David Nalbandian: “It’s Ridiculous Playing This Kind Of Tournament With This Kind Of Umpire”
by Staff | January 18th, 2012, 8:09 am
  • 28 Comments

Controversy struck the Australian Open Wednesday evening Melbourne. Embroiled in a deep, tense, tight fifth set with John Isner, David Nalbandian simply got screwed.

With Isner visibly cramping and near expiration at 8-8, ad-out, the American cracked a served down the middle. Initially, the ball was called out down the middle but chair umpire Kader Nouni promptly overruled the call giving Isner another first serve.

Nalbandian couldn’t clearly understand what had transpired but once he was told of the overrule he checked the spot and asked for a review. But Nouni wouldn’t allow it arguing Nalbandian took too much time to decide on the review, which was incorrect since there was confusion over the actual call.

Tournament supervisor Andreas Egli came to the court at Nalbandian’s request bu the Argentine wasn’t getting a look at a second serve on break point. Instead, Isner won the point, eventually held and, with Naldbandian stewing, broke David in the very next game.

And after 4:41, game, set, match Isner 46, 63, 26, 76, 10 8.

Here’s Nalbandian:

Q. It’s never nice to lose in very controversial circumstances, but clearly it was a pretty dispiriting end to the match for you.
DAVID NALBANDIAN: Yeah.

Q. What do you make of the umpire’s decision in that 8All point?
DAVID NALBANDIAN: I asked for HawkEye and he make an overrule. Because the lineman call out. He overrule it. Was a lot of noises, so I asked what happened, because the lineman called out.

He told me he overruled it. And I say, Okay, I see the mark. I say challenge. Not a big deal. He don’t want to do it.

Q. Why did he say you couldn’t have HawkEye?
DAVID NALBANDIAN: Too late. How many times everybody check the mark and ask for the HawkEye?

So somebody from the umpires or ATP, somebody can explain to me this situation. I mean, what is this? This is a Grand Slam.

Q. Then the supervisor came.
DAVID NALBANDIAN: Yeah, supervisor say it’s umpire call. So what I have to do now? I mean, I don’t see the video, but I don’t think it was too late to call. John say, Yeah, ask. I mean, the HawkEye, and umpire didn’t want to.

I mean, it’s ridiculous playing this kind of tournament with this kind of umpires. What is this? What did the ATP do for this? I didn’t understand in that situation, 8All break point. I mean, can you be that stupid to do that in that moment?

Q. And a lot of crowd noise, as well.
DAVID NALBANDIAN: I mean, what the umpires need, press? Name? Be on the picture tomorrow? Incredible.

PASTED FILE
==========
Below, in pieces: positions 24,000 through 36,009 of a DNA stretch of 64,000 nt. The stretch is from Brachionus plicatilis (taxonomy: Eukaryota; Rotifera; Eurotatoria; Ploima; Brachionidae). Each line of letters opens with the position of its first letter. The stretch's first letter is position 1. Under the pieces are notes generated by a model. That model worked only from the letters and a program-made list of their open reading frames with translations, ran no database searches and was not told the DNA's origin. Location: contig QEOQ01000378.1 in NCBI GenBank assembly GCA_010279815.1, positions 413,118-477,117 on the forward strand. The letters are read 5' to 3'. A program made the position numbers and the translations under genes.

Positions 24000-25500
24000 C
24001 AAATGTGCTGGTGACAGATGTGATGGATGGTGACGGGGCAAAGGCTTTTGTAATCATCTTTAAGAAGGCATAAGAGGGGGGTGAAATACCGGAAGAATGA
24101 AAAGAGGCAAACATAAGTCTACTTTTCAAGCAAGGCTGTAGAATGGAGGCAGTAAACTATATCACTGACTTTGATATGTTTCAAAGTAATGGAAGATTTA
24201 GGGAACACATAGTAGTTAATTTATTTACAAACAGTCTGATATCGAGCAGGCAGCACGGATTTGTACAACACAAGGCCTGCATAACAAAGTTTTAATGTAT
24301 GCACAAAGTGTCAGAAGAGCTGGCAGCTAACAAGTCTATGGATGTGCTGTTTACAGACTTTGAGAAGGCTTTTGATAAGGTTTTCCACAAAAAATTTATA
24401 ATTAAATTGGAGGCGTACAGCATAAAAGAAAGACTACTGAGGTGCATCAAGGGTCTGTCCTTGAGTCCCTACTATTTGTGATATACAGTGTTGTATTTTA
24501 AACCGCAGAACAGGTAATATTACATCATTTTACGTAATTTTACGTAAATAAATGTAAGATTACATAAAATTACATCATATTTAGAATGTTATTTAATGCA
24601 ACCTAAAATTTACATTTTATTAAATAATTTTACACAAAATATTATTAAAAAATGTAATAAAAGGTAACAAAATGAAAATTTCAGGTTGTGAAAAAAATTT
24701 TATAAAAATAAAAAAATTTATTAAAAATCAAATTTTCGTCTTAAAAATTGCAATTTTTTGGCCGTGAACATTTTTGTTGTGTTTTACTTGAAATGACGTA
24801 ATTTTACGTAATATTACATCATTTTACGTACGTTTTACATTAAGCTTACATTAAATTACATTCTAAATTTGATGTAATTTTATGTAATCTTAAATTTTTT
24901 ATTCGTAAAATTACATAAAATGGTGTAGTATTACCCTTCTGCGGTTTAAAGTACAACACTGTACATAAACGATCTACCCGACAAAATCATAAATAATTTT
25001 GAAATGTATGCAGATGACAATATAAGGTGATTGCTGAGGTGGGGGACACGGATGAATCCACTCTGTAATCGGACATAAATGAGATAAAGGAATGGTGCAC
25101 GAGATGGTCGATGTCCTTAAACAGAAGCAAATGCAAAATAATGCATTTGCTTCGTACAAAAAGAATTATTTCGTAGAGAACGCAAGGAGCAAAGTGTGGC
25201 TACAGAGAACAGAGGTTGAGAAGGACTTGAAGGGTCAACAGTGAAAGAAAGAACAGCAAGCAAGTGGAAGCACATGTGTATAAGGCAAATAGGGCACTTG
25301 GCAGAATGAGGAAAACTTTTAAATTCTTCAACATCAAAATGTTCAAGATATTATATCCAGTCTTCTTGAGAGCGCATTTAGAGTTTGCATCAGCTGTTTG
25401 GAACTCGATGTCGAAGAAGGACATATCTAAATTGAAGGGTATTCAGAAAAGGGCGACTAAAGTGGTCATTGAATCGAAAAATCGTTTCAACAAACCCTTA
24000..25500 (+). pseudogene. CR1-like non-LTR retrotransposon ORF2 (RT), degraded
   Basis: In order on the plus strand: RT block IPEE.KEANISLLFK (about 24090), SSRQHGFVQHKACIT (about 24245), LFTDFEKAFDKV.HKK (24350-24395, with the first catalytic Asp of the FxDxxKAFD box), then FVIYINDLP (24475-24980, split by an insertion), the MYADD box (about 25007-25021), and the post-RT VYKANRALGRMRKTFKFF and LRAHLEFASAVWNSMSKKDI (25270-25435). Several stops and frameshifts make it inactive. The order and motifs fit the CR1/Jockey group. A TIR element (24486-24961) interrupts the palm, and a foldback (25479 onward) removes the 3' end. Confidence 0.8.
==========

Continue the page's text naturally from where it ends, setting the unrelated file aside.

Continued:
Anyway, I didn’t lose for that, but that’s was very bad situation. Was amazing.

Q. You took a break at 67 in the fifth set as well, a toilet break.
DAVID NALBANDIAN: Yeah, I couldn’t hold it. (Laughter.)

Q. Yeah, but, you say you didn’t lose because of that. So how did it influence then the next game, the next point?
DAVID NALBANDIAN: He played a great game. I think I do just one mistake or I think I didn’t do any one. He played a very good game.

Q. Did you think about it or…
DAVID NALBANDIAN: No, I tried to not, but, never know.

Q. You have played many, many Grand Slam matches in your career. Is that as disappointing an ending as you can remember, as annoying from your point of view? It was a great match.
DAVID NALBANDIAN: Yeah, it was a great match. But I think I think I lose another one like that, as well: semifinals US Open with Andy Roddick was another one, more important this second round today.

Yeah, but could be one of those, yeah.

Q. Do you know what the rule is for how long you have?
DAVID NALBANDIAN: It’s no time. It’s no time.

Q. There’s no timing manner?
DAVID NALBANDIAN: Yeah, the time that the umpire see it.

Q. Did you see him hobbling late in the match? Did you think you wore him down, particularly when you got those break chances?
DAVID NALBANDIAN: No, no, no. You win the match when you won the last point, so it doesn’t matter what is going in the middle of that.

Q. Will you be making an official complaint to the ATP or to the supervisor or to the Grand Slam…
DAVID NALBANDIAN: Doesn’t make any sense. I mean, if they really want to do something, I don’t need to do anything, because it’s on the TV, on the video.

And every time talk to ATP, it’s like nothing, so what is ATP is for the players or for somebody else, the benefits?

Q. What would you do if you, in your next Grand Slam, you walk out and you see the same umpire in the chair? Would you be happy?
DAVID NALBANDIAN: I don’t think he  I don’t think he’s gonna be able to do this kind of matches. I mean, it’s no doubt about it.

Q. You don’t think he’s qualified? You don’t think he’s up to it?
DAVID NALBANDIAN: Absolutely. Absolutely. No doubt. Nothing happen on the match, and in that moment, he call overrule, I call HawkEye, and he didn’t give it.

I never see something like that. So ATP have to check what they doing for the umpires. I mean, they practice? They what? I don’t know.

Q. Well, he spends most of his time umpiring on the WTA Tour. That’s true.
DAVID NALBANDIAN: (Laughing.) They serve too slow for these kind of guys.


Also Check Out:
Victoria Azarenka Get’s Ridiculous In Boyfriend Redfoo’s New Music Video